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  #11  
Old 02-14-2015, 06:13 PM
toddgilroy toddgilroy is offline
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Thanks for the tips, Dave. I got the rear one out but am still struggling with the one towards the front. I am going to let the PB soak for a while and try it again...and using a longer bolt helps to keep pushing it out once you get it started.
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  #12  
Old 02-15-2015, 12:48 AM
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Todd, suspension work is **** hard, requires big tools and is not a job for the weak (as you already know). Keep at it and you will get the bolt out. Once you do, remove all the rust so it doesn't fuse together again the next time your car splashes water.

Those bolts are available at some of the vendors but they are very expensive. I always reuse my old ones because they don't wear out.

Be careful because this work can hurt you badly. Follow your Shop Manual for proper assembly and setup procedures. - Dave
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Old 02-15-2015, 03:25 PM
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Well, I won that battle...sort of. Worked the lower arm off the stuck shaft by sliding it off and under the crossmember. Can someone tell me if the shaft in the 2nd photo is supposed to come out?
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File Type: jpg Lower Arm.jpg (48.3 KB, 161 views)
File Type: jpg Stuck Bastard.jpg (46.6 KB, 161 views)
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  #14  
Old 02-15-2015, 07:39 PM
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Yes, the shaft will come out, not an easy task. Be careful if you hammer on the end, it is quite easy to deform the threads.
Carl
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  #15  
Old 02-16-2015, 12:16 PM
Yellowbird Yellowbird is offline
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I did not have to remove it on my '58 when I rebuilt the front end. The TRL has great pictures and info for rebuilding the front end

The only thing I can say is it's hard work but the drive will be worth it when done
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Old 02-17-2015, 05:36 PM
The Arkansas Traveler The Arkansas Traveler is offline
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Default Brass for the beating

I keep all sorts of brass around the shop. I use it between the hammer and the object of my cursing. The result is less damage to the parts that I care about. I also keep it around the drill press for shimming and backing a hole if need. I go to the local metal scrap yard and ask to purchase some brass. They give me an escort and we go to the brass room and I pick-out what I want and make the purchase by the pound. Brass is expensive, and can be easly pocketed, so do not be offended if they give you an escort.They trust no one. If a bolt has to be struck on the thread end, put the nut back on it and strike the nut instead of the threads. Old timers know this, but I thought the newbies might could use the tip. over and out.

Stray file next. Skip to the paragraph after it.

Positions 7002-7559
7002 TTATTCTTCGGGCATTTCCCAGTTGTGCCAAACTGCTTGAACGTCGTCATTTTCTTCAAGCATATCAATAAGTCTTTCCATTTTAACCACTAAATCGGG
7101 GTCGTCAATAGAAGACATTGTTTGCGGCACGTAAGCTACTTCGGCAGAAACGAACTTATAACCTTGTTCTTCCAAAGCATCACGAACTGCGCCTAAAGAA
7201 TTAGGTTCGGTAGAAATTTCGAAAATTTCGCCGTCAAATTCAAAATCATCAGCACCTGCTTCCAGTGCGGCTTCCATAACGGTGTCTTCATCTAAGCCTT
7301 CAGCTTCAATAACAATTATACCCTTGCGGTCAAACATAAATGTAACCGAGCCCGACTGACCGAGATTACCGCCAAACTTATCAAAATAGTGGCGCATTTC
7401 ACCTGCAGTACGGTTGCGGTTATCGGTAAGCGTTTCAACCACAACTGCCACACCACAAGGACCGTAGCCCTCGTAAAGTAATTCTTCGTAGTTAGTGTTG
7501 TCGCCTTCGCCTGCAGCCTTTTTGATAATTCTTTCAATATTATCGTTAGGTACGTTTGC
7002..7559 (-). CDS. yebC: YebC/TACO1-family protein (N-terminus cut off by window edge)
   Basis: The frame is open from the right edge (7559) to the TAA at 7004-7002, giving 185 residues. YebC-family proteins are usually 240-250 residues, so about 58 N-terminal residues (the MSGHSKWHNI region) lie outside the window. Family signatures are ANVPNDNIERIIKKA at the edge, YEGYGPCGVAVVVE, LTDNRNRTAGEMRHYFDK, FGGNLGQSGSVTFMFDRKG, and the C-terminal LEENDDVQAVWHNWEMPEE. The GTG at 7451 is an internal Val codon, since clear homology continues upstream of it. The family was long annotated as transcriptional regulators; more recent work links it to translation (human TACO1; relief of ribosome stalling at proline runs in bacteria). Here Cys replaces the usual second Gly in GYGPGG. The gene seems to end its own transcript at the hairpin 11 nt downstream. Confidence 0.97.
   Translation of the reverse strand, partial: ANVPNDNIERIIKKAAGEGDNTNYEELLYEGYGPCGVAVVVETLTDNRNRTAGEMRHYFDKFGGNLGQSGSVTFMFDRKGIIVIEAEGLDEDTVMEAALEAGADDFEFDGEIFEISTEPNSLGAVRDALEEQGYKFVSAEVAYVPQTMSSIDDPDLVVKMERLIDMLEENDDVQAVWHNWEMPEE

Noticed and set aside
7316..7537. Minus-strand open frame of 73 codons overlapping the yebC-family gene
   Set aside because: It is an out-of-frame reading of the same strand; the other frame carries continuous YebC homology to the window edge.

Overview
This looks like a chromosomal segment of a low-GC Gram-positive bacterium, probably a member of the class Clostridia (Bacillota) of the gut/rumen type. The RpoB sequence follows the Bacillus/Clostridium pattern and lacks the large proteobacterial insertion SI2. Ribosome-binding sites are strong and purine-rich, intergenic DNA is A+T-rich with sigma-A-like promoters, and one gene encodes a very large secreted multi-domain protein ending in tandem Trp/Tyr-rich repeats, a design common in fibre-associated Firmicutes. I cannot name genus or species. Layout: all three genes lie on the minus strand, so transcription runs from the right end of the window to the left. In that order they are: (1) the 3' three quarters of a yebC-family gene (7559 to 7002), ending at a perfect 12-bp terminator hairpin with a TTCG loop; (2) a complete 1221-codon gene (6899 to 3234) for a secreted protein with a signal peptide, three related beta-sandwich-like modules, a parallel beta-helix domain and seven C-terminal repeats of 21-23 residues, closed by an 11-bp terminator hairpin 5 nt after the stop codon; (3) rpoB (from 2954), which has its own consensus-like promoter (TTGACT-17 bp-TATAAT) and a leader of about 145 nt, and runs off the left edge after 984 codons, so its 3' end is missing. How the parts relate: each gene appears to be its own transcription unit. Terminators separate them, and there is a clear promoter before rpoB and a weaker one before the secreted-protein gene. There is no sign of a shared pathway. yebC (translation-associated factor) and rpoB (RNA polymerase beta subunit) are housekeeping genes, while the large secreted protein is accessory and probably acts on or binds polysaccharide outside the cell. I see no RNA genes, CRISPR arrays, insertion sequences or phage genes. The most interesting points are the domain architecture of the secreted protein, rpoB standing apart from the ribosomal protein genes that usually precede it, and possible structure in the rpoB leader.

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Old 02-17-2015, 05:46 PM
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A very cheap substitute for brass is wood. I keep small pieces around my drill press vice to hold up the piece I'm working on while I drill through it.

Small pieces of 2X4 work well for backing up components I'm pounding on.

For replacing bushings in 'A' arms, I use a 2" pipe nipple for 'A' arm backup and a big 2-pound hammer to drive the bushings out. - Dave
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Old 02-19-2015, 12:40 AM
toddgilroy toddgilroy is offline
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When I took the first front spring out, it was dirty & rusty, but intact, so I was wondering if the new springs I purchased were an unnecessary expenditure. Then I took the driver side spring out tonight, which confirmed I had made the right call.
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File Type: jpg Left Spring.jpg (53.0 KB, 106 views)
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Old 02-19-2015, 10:40 AM
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Quite the pot-hole. Your on your way to that low-rider that you have always wanted to build.
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Old 02-19-2015, 09:22 PM
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Tenacity pays off. Todd, you're a good man.
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